Chou Wen-chung

A Brief Explanation of Variable Modes, in Chou Wen-chung’s own words

Sketch showing modal progressions, early 1960s.The Variable Mode concept was developed through a gradual process of integrating ideas that I was always interested in and had studied purposefully since the end of the 1940s. My studies in the classical Chinese modal system used in yayue and the later modal systems for secular music suyue of the Tang Dynasty led me to the Indian raga practice. It happened in the early 1950s at the time when I was also studying medieval theory at Columbia University and Greek theory on my own. This was followed by research in all of the better known tuning and modal systems proposed in the long history of Chinese music theory. Naturally, I was also influenced by various modern theories and practice. In the end, I concluded that it makes sense to synthesize some of the concepts that were either universal, Eastern or Western. Furthermore, I felt it was necessary to also incorporate such ideas as different descending and ascending orders, as in raga, and flexibility in the interval contents of the modes, as in qin music, as well as incorporating ideas that were so essential to the Chinese esthetics, particularly visual, into such a system. By the late 1950s, my interest in I Ching [Yijing] led me to synthesize the yin/yang principle and the concept of continual change with the modal theory and practice I was in the process of evolving.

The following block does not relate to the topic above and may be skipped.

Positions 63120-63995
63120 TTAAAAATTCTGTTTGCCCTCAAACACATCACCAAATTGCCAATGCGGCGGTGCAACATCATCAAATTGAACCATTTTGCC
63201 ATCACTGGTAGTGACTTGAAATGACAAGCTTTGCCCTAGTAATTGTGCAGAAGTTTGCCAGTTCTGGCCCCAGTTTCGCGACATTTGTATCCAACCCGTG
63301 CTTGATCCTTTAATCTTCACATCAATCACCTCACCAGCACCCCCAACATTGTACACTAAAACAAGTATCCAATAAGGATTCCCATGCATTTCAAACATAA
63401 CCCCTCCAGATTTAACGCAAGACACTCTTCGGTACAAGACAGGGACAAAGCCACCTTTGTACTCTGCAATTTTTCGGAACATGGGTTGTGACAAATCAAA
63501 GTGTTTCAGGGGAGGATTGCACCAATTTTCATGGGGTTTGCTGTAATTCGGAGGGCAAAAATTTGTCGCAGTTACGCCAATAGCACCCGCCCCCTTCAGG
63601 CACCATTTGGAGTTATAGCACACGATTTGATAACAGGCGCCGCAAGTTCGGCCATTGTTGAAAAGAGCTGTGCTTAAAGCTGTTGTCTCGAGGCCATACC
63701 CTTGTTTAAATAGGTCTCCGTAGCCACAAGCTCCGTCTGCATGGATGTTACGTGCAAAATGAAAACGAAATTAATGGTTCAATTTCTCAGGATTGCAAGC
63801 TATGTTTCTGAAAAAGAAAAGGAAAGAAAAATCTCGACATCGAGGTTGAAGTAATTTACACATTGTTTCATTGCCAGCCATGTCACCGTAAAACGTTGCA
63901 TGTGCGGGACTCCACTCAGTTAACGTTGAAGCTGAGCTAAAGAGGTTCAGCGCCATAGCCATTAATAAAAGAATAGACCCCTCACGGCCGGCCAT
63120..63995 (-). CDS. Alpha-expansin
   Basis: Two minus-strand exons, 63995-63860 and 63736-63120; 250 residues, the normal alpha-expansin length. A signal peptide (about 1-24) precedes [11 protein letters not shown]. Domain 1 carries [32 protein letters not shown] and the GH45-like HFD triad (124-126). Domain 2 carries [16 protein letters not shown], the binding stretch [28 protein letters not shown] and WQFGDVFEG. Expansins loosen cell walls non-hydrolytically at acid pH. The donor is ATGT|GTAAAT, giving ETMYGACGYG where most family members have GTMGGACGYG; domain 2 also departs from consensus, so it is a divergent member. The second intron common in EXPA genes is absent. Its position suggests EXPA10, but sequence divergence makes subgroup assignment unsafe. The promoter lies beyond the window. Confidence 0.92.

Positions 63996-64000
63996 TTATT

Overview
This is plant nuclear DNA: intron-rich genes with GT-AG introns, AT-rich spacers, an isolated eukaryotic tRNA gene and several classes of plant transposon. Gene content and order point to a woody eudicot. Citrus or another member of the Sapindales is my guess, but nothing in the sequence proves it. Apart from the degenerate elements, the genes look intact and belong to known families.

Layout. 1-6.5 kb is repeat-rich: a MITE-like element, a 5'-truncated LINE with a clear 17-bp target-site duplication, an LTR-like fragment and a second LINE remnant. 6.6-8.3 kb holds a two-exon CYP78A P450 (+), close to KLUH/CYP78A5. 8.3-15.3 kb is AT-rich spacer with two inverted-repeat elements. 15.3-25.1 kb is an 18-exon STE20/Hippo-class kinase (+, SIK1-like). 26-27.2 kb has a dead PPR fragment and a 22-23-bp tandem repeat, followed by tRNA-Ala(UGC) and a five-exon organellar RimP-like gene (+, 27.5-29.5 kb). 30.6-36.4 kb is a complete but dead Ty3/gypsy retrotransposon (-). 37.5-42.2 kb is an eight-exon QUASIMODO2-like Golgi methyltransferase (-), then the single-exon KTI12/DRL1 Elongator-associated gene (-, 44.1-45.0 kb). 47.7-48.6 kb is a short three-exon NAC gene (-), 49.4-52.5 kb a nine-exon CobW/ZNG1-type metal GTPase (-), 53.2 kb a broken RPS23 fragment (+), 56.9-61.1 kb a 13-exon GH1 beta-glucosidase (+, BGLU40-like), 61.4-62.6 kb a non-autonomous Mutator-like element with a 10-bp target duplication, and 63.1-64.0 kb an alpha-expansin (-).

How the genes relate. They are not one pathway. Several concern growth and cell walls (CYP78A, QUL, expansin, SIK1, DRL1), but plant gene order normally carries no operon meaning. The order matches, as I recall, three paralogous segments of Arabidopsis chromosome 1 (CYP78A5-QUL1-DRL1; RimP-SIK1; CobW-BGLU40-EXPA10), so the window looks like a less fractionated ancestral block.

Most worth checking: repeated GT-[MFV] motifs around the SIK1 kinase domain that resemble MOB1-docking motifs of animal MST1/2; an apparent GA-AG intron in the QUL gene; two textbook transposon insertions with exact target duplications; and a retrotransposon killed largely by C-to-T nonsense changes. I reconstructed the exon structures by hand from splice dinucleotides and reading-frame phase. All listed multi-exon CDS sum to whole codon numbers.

Sketch showing progressions of variable modes, early 1960s.My studies in Chinese esthetics, as found in brush calligraphy and ink painting, subsequently in the early 1960s, helped me shape my Variable Mode theory by influencing me in structuring intrinsically in the modal system flexibility in interval contents and density in pitch contents. Such studies also helped me eventually to evolve principles for modal progressions and simultaneous modal interactions…